Master’s Alum Pursues a Passion for Language at Stony Brook
Research opportunities helped a Linguistics master’s graduate move on to a Ph.D. in a discipline he loves.
Just a few months after graduating, alumnus William Oliver (M.A. ’22, Linguistics) is on his way to a Ph.D. in linguistics at Stony Brook University.
With the help of the Graduate Center, he has fashioned a love for languages into an academic path and, ultimately, he expects, a career.
Oliver studied Spanish and Latin in high school and then Italian as an undergraduate at SUNY Binghamton. It wasn’t until he taught English as a second language, however, that he grew fascinated with how languages work.
At the high school in Tuscon, Arizona, where he taught, Oliver says, “My students would always ask me about really basic language components, and I would start getting confused. Like, why is it that you can say, ‘can’t you understand?’ but you can’t say ‘cannot you understand?’ And I'd be like, ‘Huh. I don’t know.’ That got me interested in syntax and word order.”
Oliver, who holds a master’s degree in education from Harvard University, wanted to learn more. He started studying the deeper structures of language on his own, and two years later he applied to the master’s program in Linguistics at the Graduate Center.
“I just wanted to learn as much about language as I could,” he says.
At the Graduate Center, Oliver focused on syntax. He specialized in computational linguistics, applying the tools of logic to the rules of language. One reason for his fascination with such structures, he says, is the ways they can reflect and describe the categories and processes of thought.
“In no language, when the adjective is before the noun, can the order be objective to subjective,” he explains. “It always has to be more-subjective to more-objective. For instance, in English, you would never say ‘the blue, big house,’ you would always say, ‘the big, blue house,’ because ‘big’ is more subjective than the color blue. So when you’re studying word order, it kind of gets us into the mind and lets us see how humans process information.”
At the Graduate Center, he was pleasantly surprised by how easy it was to join a research project. He was able to do so the summer before he started as a student.
“There was so much cool research going on,” Oliver says, “and so much available to get involved in. When you do these research projects, you learn so many skills, in addition to building your CV.”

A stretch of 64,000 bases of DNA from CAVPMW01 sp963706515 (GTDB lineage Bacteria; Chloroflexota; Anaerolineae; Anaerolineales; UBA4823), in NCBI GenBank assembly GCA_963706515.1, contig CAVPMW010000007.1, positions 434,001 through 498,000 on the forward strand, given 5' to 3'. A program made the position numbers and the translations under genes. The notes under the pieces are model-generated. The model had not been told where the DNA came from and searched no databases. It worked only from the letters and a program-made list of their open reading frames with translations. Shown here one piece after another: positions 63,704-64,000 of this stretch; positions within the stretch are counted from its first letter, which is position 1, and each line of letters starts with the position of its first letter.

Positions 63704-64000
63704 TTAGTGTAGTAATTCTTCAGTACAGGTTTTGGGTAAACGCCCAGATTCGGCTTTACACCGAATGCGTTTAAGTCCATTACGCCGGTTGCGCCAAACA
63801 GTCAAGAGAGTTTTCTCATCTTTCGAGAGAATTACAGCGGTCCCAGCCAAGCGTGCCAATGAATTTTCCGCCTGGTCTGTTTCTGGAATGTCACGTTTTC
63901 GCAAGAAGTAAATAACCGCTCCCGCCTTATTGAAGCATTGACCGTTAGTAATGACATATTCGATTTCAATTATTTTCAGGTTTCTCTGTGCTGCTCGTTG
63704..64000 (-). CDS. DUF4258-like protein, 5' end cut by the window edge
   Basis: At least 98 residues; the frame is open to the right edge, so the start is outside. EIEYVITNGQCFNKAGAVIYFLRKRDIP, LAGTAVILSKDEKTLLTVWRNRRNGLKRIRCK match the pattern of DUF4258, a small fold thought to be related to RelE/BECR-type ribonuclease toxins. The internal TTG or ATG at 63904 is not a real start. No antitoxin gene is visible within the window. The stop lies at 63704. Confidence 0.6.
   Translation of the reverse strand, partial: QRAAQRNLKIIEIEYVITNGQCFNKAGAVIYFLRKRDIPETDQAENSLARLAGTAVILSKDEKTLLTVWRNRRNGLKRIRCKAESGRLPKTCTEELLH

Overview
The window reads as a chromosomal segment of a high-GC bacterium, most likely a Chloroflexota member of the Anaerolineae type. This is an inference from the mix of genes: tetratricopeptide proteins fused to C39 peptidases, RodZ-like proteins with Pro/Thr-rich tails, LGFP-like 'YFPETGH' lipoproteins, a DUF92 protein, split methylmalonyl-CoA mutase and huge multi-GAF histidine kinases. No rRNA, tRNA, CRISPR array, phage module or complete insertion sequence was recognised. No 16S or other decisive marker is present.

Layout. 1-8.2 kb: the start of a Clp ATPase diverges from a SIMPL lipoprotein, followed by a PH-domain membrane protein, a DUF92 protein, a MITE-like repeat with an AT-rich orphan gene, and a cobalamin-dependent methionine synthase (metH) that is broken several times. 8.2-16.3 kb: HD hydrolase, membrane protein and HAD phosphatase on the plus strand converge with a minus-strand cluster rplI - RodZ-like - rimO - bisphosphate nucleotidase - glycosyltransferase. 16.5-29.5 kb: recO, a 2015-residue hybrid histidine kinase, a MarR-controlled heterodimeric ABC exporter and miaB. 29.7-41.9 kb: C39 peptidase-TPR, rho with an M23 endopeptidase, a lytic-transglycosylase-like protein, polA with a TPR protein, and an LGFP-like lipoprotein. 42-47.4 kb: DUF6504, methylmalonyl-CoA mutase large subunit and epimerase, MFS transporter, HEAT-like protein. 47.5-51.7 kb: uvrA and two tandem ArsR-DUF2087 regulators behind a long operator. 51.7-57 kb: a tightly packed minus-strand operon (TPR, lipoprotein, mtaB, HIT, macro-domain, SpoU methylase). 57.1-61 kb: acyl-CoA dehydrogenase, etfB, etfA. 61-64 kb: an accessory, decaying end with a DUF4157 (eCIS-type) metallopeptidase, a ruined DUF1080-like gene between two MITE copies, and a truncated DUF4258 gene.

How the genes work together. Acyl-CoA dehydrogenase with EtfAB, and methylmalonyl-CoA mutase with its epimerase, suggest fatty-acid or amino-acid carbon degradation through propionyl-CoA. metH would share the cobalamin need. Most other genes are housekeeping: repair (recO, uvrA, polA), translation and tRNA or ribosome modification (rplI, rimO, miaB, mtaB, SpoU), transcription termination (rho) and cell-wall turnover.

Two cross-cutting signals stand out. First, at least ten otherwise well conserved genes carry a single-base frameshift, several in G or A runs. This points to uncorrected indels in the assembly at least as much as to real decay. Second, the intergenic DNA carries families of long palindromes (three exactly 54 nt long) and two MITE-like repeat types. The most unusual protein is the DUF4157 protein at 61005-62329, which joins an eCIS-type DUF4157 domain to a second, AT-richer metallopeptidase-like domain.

Getting involved in research projects also often means working directly with professors. Such connections, Oliver says, can make the difference between a good educational experience and an extraordinary one. For those just beginning an undergraduate, a master’s, or a Ph.D. program, he recommends a direct approach.
“As soon as you get to school,” Oliver says, “look at the webpage and just familiarize yourself briefly with the research the different professors are doing. You’re probably not going to understand it all because you haven’t started yet, but see what you can get from the intros and the abstracts. And then just pick one or two and send them an email saying, ‘Hi, I'm interested in your work. Do you have any research that I could get involved in?’”
For Oliver, such an approach paid dividends. As he started the second year of his master’s program, the COVID-19 pandemic was raging, he hadn’t yet found an adviser, and he needed an idea for his thesis. After visiting several faculty web pages, he sent an email to Professor Christina Tortora (Linguistics) expressing interest in her work on Appalachian English. The two met, and Tortora became Oliver’s adviser. He has continued to work with her as he has begun his Ph.D. program.
“She was so supportive the whole way,” Oliver says of Tortora. “And actually, another thing that I would suggest to new students is, look for an adviser who isn’t already advising 1,000 people. I got super lucky with Tortora, because it was just me and a Ph.D. student that she was advising, so every week, I’d meet up with her, and we would talk for two or three hours. She was just so generous with her time and her ideas.”
When he started the process of applying to Ph.D. programs, Oliver had a similar experience at the Graduate Center’s Writing Center.
“I can’t thank them enough,” Oliver says. “They were so critical for me in getting into a Ph.D. program. They looked over my application, the writing sample, my CV, my statement of purpose. They were so patient throughout the whole process. They were just unbelievably helpful.”
Oliver hopes one day to be the coordinator of a second-language program at a university, to teach, and to help train teachers. For now, though, as he pursues his Ph.D., he is content to focus on syntax and its role in the matrix of language.
“According to Aristotle,” Oliver says, “the difference between humans and animals is that humans have language. In studying word order and how humans process information, you’re kind of getting at the core of what it means to be human.”
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